Spectra appears to have also done work for the Ministry of Justice and Islamic Affairs. On February 28th, 2012, Attorney General Dr. Ali Fadhel Al-Buainain wrote to Deputy Prime Minister Sheikh Mohammed bin Mubarak Al-Khalifa, saying: “the Public Prosecution agreed with Spectra Information Technology to provide the 60 interrogation rooms in the headquarter of the Public Prosecution with the necessary technical equipment for audio and visual recordings”. In reference to Spectra, he added: “This is the same company that signed a contract with the Ministry of Interior”.
The MOI’s new CCTV system in police stations was first outlined in the government’s BICI follow-up report, which was issued in March 2012. It said that 60 cameras had been ordered from a Germany company. This company has not been named, however it is possible that it is MOBOTIX, the company that gave Spectra an award for its work fitting CCTV in Salminaya Medical Complex.
Based in Langmeil, Germany, MOBOTIX describes itself as the “leading pioneer in network camera technology”. MOBOTIX is one of Spectra’s “major security partners”. Spectra is also a “certified System Integrator” for MOBOTIX (as well as Swedish firm Axis). MOBOTIX has also done work for Bahrain Defence Hospital, as revealed in a company brochure.
The Ministry of Interior now plans to install CCTV in “all public areas within prisons and detention facilities, such as buildings, cellblocks, and hall ways”, following a recommendation by the new Police Ombudsman. Some of the above named companies could well benefit from this expansion of the CCTV project. However, as Bill Law notes wryly in his voiceover to the BBC report: “You have to wonder if … installing more cameras really addresses the culture of impunity”.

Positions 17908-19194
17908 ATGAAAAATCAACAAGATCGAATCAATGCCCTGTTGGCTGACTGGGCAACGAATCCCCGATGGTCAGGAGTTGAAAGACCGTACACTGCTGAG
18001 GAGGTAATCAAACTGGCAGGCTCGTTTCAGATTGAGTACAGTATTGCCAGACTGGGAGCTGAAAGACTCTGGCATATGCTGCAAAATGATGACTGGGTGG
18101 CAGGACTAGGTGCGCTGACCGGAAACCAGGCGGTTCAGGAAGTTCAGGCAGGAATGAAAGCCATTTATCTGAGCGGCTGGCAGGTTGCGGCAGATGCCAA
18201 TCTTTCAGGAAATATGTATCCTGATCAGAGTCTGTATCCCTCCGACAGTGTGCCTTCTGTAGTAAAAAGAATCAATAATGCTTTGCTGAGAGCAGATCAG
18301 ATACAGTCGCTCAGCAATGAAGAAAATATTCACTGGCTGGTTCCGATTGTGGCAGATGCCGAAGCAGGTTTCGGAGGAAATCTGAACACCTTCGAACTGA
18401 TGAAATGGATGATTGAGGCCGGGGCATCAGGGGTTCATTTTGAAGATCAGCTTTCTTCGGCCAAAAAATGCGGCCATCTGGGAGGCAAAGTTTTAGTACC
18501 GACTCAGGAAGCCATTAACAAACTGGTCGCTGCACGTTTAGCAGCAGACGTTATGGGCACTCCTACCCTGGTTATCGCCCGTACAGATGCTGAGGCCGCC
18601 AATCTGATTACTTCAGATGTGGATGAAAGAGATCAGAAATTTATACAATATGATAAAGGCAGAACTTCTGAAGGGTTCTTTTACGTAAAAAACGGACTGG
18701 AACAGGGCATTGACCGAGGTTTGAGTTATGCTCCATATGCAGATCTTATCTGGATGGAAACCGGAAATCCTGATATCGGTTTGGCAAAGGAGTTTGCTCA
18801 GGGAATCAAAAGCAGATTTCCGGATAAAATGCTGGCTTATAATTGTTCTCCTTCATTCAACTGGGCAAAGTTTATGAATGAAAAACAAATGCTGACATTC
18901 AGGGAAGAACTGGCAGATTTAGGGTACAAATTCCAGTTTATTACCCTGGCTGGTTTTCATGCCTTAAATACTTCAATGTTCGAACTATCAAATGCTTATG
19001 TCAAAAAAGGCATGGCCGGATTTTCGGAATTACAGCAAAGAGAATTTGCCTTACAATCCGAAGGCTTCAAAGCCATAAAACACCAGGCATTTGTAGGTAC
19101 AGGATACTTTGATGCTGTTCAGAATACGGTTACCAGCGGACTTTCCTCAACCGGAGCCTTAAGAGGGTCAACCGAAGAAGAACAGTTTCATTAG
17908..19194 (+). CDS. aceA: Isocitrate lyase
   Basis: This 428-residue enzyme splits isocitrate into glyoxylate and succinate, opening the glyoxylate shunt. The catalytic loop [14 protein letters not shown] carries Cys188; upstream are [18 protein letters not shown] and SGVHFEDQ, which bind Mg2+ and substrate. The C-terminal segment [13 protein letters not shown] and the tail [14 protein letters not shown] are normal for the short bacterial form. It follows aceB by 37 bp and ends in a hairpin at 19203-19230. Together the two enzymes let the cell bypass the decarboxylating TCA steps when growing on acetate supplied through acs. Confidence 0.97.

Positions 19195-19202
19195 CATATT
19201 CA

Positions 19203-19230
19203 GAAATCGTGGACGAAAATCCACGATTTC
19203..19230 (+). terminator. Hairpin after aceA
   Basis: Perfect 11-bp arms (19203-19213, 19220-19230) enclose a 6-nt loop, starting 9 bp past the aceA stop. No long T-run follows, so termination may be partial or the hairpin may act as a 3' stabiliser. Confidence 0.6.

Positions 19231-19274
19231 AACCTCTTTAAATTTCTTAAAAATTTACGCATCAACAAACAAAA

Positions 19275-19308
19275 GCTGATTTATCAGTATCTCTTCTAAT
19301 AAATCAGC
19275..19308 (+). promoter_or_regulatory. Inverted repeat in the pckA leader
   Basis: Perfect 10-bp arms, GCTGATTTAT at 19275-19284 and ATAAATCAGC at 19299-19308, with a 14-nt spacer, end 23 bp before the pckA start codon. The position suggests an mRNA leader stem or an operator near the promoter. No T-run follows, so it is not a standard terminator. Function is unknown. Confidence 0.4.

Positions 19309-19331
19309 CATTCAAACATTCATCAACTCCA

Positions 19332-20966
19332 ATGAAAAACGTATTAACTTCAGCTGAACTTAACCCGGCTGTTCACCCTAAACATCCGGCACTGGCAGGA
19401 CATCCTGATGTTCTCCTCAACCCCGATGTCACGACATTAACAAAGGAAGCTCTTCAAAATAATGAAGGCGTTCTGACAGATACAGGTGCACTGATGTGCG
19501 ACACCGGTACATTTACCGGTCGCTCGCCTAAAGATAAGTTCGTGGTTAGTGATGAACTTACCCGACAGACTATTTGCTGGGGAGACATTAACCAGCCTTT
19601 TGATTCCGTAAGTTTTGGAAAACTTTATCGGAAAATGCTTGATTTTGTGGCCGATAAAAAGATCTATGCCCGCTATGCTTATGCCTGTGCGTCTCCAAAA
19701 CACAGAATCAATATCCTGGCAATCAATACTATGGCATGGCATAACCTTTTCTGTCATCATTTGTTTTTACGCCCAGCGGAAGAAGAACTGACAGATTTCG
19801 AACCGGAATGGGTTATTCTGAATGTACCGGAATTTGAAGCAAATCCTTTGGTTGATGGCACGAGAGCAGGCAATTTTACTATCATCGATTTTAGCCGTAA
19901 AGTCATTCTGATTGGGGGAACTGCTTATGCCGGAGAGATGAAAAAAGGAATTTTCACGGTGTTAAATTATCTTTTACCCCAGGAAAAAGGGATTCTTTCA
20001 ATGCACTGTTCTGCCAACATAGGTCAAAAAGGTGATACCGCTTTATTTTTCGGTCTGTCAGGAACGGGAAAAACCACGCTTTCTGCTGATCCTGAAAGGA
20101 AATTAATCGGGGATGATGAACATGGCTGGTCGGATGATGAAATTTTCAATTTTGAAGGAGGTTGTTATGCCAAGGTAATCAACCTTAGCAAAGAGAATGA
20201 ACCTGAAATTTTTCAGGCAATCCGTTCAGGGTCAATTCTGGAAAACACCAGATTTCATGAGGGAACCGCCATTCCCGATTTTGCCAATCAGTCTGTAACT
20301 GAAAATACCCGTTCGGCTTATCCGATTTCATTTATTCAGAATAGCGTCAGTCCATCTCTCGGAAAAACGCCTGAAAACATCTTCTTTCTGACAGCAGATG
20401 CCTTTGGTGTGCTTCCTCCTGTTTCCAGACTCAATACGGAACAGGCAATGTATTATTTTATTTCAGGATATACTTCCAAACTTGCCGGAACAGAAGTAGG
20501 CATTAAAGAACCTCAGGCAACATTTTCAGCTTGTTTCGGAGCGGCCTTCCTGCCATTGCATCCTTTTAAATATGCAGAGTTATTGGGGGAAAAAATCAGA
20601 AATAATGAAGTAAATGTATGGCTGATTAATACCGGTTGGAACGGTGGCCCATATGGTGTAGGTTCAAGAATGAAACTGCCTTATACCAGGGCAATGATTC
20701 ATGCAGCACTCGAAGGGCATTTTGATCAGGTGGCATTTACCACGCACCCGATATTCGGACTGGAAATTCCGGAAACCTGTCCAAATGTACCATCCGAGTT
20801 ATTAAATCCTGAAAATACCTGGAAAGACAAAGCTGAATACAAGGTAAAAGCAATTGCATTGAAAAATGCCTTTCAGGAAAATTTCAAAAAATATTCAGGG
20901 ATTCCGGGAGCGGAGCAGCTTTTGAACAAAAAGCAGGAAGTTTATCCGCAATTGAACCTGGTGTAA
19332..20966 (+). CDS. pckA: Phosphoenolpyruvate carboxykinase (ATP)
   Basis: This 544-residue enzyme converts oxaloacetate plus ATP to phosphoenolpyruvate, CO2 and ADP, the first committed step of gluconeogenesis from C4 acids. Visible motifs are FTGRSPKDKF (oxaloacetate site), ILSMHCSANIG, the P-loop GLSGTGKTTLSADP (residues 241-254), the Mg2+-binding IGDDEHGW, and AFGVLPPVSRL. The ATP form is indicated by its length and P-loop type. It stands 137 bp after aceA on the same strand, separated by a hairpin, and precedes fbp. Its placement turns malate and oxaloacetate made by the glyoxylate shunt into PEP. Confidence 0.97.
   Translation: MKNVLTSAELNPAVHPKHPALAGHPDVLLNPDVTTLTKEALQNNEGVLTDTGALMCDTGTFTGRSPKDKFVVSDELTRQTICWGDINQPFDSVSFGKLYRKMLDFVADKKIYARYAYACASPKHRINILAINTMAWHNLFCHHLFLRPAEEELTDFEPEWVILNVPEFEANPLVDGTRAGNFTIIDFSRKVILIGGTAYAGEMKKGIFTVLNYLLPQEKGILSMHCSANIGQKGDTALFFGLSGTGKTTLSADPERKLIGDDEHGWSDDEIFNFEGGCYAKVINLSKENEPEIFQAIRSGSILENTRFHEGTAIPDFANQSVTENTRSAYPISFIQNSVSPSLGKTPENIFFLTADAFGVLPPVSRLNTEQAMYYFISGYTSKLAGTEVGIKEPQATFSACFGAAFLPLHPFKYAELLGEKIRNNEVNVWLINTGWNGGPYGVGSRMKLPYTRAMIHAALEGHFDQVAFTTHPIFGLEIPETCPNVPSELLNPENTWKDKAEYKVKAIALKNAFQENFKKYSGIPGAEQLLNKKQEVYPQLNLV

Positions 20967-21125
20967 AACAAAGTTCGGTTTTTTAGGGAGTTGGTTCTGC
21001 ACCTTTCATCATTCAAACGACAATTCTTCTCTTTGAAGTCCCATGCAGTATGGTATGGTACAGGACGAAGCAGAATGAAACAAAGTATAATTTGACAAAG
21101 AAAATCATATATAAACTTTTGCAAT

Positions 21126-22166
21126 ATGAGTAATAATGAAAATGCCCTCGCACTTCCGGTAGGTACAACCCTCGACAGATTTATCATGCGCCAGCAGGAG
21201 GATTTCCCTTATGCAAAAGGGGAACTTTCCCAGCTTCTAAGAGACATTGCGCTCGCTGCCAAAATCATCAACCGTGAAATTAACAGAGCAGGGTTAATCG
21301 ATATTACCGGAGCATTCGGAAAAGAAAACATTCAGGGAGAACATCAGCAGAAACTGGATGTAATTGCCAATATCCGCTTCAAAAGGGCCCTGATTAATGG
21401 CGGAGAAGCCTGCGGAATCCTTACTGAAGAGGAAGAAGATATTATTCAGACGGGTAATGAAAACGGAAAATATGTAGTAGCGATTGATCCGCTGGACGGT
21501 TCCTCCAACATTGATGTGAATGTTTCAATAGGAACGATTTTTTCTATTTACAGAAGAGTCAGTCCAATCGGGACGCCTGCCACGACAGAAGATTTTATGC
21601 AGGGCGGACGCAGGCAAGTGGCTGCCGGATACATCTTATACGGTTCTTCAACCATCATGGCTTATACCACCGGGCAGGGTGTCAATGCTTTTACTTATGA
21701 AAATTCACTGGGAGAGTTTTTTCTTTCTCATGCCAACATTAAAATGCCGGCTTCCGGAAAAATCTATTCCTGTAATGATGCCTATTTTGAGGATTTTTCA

UPDATE: A photograph taken last year shows that at least some of the CCTV cameras in the streets of Bahrain have been provided by Swedish firm Axis Communications. The logo visible on the camera matches Axis’s logo, as further confirmed by the original photographer.
Axis established a regional office in Dubai, UAE several years ago. In 2011, the office had “links to more than 900 partners who provide up to 80 per cent of the company’s business”. It also runs “local training programmes”.
Spectra Information Technology is Axis’s sole reseller in Bahrain. It is listed as an “Axis Solution Partner Gold” and in 2012, Axis awarded Spectra “Authorized Partner of the Year 2011” for the Middle East.